Applicative Laws for ((>) r)
Type
Haskell’s function type ((>) r)
is an Applicative functor. Similar to the previous two posts in this series, in this post I will verify that the applicative laws hold for the ((>) r)
type.
This is Part3 of my series on verifying Applicative laws for various Haskell types. Here are Part1 Applicative Laws for Maybe Type and Part2 Applicative Laws for [] Type
For reference, ((>) r)
is made an instance of the Applicative
class as:
instance Applicative ((>) r) where
pure x = (\_ > x)
 pure can also be written as:
 pure x = const x
 (<*>) :: f (a>b) > f a > f b
 (<*>) :: ((>) r (a>b)) > ((>) r a) > ((>) r b)
 (<*>) :: (r > (a>b)) > (r > a) > (r > b)
 the entire lambda has type r > b, which implies x :: r
(<*>) f g = (\x > f x (g x))
For review, here are the applicative laws:

Identity:
pure id <*> v = v

Homomorphism:
pure f <*> pure x = pure (f x)

Interchange:
u <*> pure y = pure ($y) <*> u

Composition:
pure (.) <*> u <*> v <*> w = u <*> (v <*> w)
Identity
We need to prove that the following holds for the ((>) r)
type:
pure id <*> v = v
Beginning from LHS:
pure (id) <*> v
 using definition of pure
const id <*> v
 applying definition of <*>
(\x > const id x (v x))
 applying const
(\x > id (v x))
 applying id
(\x > v x)
v  RHS
Homomorphism
The law’s statement is:
pure f <*> pure x = pure (f x)
Here’s the proof:
pure f <*> pure x
 applying definition of pure
const f <*> const x
 applying definition of <*>
(\y > const f y (const x y))
 applying const
(\y > f (x))
 As y is unused, replace with _
(\_ > f x)
 unapplying definition of pure
pure (f x)  RHS
Interchange
The law’s statement is:
u <*> pure y = pure ($y) <*> u
Starting from the LHS:
u <*> pure y
 applying definition of pure
u <*> const y
 applying definition of <*>
\x > u x (const y x)
 applying const
\x > u x (y)
\x > u x y
Now, starting from the RHS:
pure ($y) <*> u
 applying definition of pure
const ($y) <*> u
 applying definition of <*>
\x > const ($y) x (u x)
 applying const
\x > ($y) (u x)
 applying definition of function application operator ($)
\x > (u x) $ y
\x > u x y
As both the left and right sides reduce to the same statement, the interchange law is proved for the ((>) r)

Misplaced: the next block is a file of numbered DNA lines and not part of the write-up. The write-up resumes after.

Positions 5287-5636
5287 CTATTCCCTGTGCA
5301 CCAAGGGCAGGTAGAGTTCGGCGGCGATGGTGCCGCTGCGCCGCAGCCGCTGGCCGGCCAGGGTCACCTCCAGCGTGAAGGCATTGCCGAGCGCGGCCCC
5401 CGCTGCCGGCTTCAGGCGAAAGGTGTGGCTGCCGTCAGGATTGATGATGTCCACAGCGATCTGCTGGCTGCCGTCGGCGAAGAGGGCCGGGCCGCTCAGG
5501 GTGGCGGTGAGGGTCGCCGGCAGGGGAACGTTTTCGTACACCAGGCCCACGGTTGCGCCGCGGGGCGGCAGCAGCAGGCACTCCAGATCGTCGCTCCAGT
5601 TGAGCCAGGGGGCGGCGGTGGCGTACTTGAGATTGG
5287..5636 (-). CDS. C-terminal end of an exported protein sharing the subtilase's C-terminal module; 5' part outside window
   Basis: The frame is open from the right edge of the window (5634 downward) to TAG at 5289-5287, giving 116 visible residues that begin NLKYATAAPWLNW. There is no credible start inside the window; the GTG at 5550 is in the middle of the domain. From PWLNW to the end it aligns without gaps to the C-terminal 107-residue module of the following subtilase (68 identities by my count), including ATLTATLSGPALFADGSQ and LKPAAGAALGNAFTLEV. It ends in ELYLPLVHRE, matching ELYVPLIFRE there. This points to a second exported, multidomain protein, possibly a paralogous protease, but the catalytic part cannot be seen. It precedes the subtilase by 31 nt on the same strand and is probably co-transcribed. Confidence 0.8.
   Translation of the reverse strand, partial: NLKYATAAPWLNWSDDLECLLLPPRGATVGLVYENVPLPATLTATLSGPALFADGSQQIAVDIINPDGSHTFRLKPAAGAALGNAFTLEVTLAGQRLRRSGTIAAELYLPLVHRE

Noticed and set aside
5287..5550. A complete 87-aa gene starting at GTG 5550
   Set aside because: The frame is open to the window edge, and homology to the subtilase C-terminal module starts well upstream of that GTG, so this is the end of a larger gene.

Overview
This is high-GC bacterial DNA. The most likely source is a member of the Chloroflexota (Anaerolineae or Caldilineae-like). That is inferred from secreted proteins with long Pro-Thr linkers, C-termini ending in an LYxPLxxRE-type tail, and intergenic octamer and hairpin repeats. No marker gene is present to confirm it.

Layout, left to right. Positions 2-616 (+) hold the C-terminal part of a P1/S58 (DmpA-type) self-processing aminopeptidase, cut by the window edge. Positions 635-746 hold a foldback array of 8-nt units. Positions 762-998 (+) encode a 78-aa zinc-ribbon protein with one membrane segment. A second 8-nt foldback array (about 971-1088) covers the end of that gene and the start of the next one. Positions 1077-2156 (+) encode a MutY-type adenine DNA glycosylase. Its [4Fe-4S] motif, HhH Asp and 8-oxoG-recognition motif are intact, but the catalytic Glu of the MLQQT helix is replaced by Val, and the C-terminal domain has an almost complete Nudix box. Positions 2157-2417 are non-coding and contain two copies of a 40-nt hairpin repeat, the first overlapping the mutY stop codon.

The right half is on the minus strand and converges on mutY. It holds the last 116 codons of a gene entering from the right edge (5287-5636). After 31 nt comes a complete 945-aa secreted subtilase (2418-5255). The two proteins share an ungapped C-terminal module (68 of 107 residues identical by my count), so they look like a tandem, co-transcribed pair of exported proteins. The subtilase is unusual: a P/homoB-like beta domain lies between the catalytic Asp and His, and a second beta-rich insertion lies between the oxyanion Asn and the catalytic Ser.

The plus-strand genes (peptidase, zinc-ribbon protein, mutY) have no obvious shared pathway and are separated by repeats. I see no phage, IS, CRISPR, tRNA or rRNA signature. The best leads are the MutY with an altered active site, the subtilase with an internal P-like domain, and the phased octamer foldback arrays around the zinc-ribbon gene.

type
Composition
The law’s statement is:
pure (.) <*> u <*> v <*> w = u <*> (v <*> w)
Starting from the right side of the equation:
u <*> (v <*> w)
 applying definition of <*>
u <*> ( \y > v y (w y) )
 applying definition of <*>
\x > u x ( (\y > v y (w y)) x )
 Apply the lambda ( (\y > v y (w y)) to its
 argument x, which results in:
\x > u x ( v x (w x))  (A)
In the same manner, let’s consider the left side of the equation:
pure (.) <*> u <*> v <*> w
 applying definition of pure
const (.) <*> u <*> v <*> w
 applying definition of <*> to the 1st two terms
(\f > const (.) f (u f)) <*> v <*> w
 applying const
(\f > (.) (u f)) <*> v <*> w
 applying definition of <*> to the 1st two terms
(\g > (\f > (.) (u f)) g (v g)) <*> w
 applying definition of <*>
\x > (\g > (\f > (.) (u f)) g (v g)) x (w x)
 Expanding the lambda (\g > ...) by applying to x
\x > ((\f > (.) (u f)) x (v x)) (w x)
 Expanding the inner lambda (\f > ...) by applying to x
\x > (( (.) (u x)) (v x)) (w x)
 Using definition of function composition (.)
\x > ((u x) . (v x)) (w x)
 Using definition of (.), i.e. f.g x = f (g x)
\x > u x ( v x (w x) )  (B)
(A) & (B) prove that both the left and right side of the composition law for ((>) r)
type reduce to the same statement, and thus the law is proved for the function type.
Acknowledgements
Thanks to Daniel Wagner who nudged me in the right direction by answering my questions (1 and 2) on Stack Overflow.